FILM REVIEW: Last House on the Left - Cert 18
Last House on the Left – Cert 18 Starring Michael Bowen, Riki Lindhome and Monica Potter and directed by Dennis Iliadis. Thoughts Before I M not sure what s up with two big horror movies (this and Drag Me To Hell) being released within a week of each
Trailer only suitable for people aged 18 or over
Last House on the Left - Cert 18
Starring Michael Bowen, Riki Lindhome and Monica Potter and directed by Dennis Iliadis.
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I'M not sure what's up with two big horror movies (this and Drag Me To Hell) being released within a week of each other, in the midst of summer blockbusters and nowhere near Halloween.
- 1 Father-of-five murdered due to 'drug deal dispute gone wrong'
- 2 Man charged after knife found in St Neots police raid
- 3 Over 100 modern slavery victims rescued in Cambridgeshire
- 4 Jail for 'despicable' burglary on 93-year-old man with dementia
- 5 'Loving, caring family man' dies in hospital weeks after A141 crash
- 6 St Neots schoolgirl takes on bike ride for Children in Need
- 7 Former Stevenage midfielder is the new manager of Eynesbury Rovers
- 8 Axe-wielding burglar smashed way into St Neots house
- 9 Man jailed for historic sexual abuse 'convinced child victims it was normal behaviour'
- 10 Man dies after single-car crash near Godmanchester
Well, this is indeed the second in as many weeks, randomly, and it's got a relatively unknown cast and a director whose only previous directorial attempt was the unknown, 2004 flick Hardcore.
It is of course a remake - potential for a lazy cash cow or a genuinely good re-imagining - of the 1974 torture-filled classic by renowned horror guru Wes Craven.
And it is one of those tales of revenge that will work on the viewer from the top down, play with you psychologically, send shivers down your spine and make your toes curl at the graphic violence on screen.
Well that's what the teaser trailer suggests anyway. A surprisingly good North American box office taking suggest this is either a good attempt at re-working a 70s horror or one of those dire date movies.
But entering the cinema with no partner on hand means I'm hoping it's the former.
EVERY single horror movie, except a few notable exceptions, have the same exact formula this decade - and it's really annoying me a lot.
So much of what 'horror' is should be the unknown, the mystery and the potential of what is in the darkness. That cannot and does not happen when the viewer knows what is going to happen and how everything is going to end.
I used to jump like a baby when people screamed 'boo!' from nowhere at school - and as adulthood blossomed I've found I'm still being treated to this exact same tactic, only in a guise of gore and eerie music.
And Last House On The Left joins the growing mountain of movies exactly like this.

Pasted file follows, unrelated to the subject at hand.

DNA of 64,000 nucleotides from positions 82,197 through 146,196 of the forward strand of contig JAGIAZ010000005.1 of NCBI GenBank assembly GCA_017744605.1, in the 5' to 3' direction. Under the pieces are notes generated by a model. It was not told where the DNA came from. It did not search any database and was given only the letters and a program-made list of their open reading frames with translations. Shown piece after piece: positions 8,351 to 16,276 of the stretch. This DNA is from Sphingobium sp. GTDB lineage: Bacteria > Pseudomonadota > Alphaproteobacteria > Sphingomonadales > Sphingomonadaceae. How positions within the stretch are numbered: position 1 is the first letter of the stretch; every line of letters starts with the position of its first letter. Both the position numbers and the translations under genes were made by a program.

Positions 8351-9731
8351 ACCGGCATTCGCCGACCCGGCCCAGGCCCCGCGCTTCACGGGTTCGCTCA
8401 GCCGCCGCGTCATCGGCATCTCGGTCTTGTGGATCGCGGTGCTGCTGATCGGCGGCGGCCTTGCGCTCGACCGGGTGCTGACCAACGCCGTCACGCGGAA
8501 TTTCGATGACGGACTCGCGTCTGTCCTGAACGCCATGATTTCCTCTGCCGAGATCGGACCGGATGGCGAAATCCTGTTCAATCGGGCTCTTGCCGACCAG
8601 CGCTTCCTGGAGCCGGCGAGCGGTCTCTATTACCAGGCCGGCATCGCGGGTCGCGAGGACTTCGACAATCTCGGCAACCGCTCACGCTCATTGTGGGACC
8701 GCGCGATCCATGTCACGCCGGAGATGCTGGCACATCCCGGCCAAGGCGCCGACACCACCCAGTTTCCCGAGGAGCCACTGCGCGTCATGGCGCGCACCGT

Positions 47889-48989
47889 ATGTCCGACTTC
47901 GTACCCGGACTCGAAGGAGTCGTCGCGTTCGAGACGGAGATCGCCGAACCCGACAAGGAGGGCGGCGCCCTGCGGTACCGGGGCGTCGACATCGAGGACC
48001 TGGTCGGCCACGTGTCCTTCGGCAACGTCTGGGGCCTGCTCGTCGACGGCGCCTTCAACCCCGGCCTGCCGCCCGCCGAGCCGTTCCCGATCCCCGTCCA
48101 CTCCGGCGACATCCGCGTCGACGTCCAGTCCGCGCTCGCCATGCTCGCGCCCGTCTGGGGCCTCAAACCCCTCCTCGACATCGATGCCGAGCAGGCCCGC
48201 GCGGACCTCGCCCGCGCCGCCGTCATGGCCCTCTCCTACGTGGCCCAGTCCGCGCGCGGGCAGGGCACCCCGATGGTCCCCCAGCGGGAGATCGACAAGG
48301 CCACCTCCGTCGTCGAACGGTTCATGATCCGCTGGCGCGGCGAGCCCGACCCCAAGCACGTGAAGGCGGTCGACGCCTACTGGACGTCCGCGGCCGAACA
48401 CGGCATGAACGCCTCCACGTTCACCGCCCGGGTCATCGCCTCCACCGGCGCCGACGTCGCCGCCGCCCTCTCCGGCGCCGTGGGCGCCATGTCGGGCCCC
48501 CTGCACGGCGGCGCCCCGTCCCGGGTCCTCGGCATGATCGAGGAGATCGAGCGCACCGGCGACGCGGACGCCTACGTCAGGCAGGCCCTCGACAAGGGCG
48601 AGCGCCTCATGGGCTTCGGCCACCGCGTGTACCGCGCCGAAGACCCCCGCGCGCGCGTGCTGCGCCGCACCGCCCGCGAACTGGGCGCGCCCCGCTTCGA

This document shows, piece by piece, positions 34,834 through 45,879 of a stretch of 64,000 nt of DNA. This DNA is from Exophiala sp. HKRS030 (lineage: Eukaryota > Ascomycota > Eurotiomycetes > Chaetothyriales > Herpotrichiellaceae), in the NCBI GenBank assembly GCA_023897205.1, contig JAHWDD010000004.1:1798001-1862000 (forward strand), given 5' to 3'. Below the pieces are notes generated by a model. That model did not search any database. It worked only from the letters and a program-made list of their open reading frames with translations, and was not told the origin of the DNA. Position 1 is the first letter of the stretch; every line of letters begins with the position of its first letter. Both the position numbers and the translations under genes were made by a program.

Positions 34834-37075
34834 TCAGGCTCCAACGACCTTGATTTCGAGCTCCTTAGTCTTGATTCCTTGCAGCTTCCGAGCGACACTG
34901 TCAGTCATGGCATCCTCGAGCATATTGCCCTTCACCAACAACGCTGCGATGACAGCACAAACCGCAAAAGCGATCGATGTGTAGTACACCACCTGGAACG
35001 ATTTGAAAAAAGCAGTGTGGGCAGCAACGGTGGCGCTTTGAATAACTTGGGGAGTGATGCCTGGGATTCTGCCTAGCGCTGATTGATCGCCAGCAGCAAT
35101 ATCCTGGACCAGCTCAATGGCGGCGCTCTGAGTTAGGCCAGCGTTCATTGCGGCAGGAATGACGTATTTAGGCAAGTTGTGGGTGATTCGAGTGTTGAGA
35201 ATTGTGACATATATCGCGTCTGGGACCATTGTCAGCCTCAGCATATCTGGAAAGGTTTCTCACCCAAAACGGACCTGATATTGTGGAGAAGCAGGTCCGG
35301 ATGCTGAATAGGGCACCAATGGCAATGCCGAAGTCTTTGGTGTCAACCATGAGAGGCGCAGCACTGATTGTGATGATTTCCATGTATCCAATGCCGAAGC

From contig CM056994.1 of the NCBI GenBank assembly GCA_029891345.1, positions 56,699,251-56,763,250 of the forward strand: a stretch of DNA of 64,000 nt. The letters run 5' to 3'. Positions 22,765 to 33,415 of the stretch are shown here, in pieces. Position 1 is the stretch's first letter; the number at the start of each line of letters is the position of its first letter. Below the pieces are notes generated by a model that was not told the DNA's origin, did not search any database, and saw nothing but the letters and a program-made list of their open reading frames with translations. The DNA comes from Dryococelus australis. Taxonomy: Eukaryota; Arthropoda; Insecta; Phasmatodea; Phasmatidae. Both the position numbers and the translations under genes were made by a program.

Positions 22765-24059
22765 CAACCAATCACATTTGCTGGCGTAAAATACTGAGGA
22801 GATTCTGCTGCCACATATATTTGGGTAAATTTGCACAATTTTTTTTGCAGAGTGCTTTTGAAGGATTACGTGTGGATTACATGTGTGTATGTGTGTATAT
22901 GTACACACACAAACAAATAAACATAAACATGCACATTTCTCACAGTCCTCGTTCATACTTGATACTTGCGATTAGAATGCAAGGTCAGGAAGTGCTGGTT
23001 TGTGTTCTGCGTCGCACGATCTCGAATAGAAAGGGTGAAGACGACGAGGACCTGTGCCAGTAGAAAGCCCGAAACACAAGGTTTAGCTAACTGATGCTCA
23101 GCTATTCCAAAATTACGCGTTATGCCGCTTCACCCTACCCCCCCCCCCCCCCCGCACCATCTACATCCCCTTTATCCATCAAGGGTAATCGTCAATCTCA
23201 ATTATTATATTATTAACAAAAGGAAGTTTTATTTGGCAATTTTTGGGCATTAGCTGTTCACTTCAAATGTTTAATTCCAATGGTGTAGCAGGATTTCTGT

A family take a summer trip to their holiday house in the country (a desolate forest in deepest America) and everything is lovely - we all know that won't last though!
Things take a turn when the daughter Mari (Sara Paxton) decides to go to the town to see her old friend Paige.
Cut an amazingly generic story short, it leads to them being kidnapped by some psychos, all related to each other I think, and then they end up at (you guessed it) in the last house on the left of a street.
One genuinely shocking scene, that's not been toned down is a very graphic rape scene. The camera pans close-up of a character's horrified, roughed up face and then tracks back and we see the terrible truth unfold on screen. This would be bearable if it didn't seem to drag on for so long and was very difficult to watch.
From then on though the movie turns into a dirty, unlikeable wrestling match. The terrible things that happen leading up to the encounters at the 'last house on the left' are built up and built up and... seem to fall quite flat.
No 'good' character does anything intelligent or worthy of the viewer's affection, the 'bad' characters are just so outrageously detestable that I only wished they'd get there come-uppence so they'd have less screen time. Everything that plays out after the forest is just a little bit annoying... people being thrown one way or another, bashing into tables and smashing an assortment of objects over each other. If Hulk Hogan had made an appearance it wouldn't have been a huge surprise.
After all has been said and done, all blood has been shed and all screams have been uttered, the credits roll with a very brief moment of what could have been a good movie. Literally 10 seconds before the end of the movie we get a glimpse of creativity. I won't ruin the only good part of the movie though, for those mad people who decide to see this instead of the infinitely better Drag Me To Hell, but it was a slight reward for getting through the laborious two-hours of running and shouting.
And that's that. Possibly the worst movie I've had to watch in my stint of writing reviews. Movies like [REC] and even the first Saw movie are what the horror genre should aspire to be, they should be steering clear of regurgitating the same old tired rubbish that viewers have come to expect. Yes, in one scene you'll be shocked - but it's a cheap shock that is cruel, unnecessary and distressing - and everything else is exactly as you'll expect.
Take a stand and don't see this at the cinema, this has all the creativity, flair and dynamism of a budget straight-to-DVD release. Avoid it.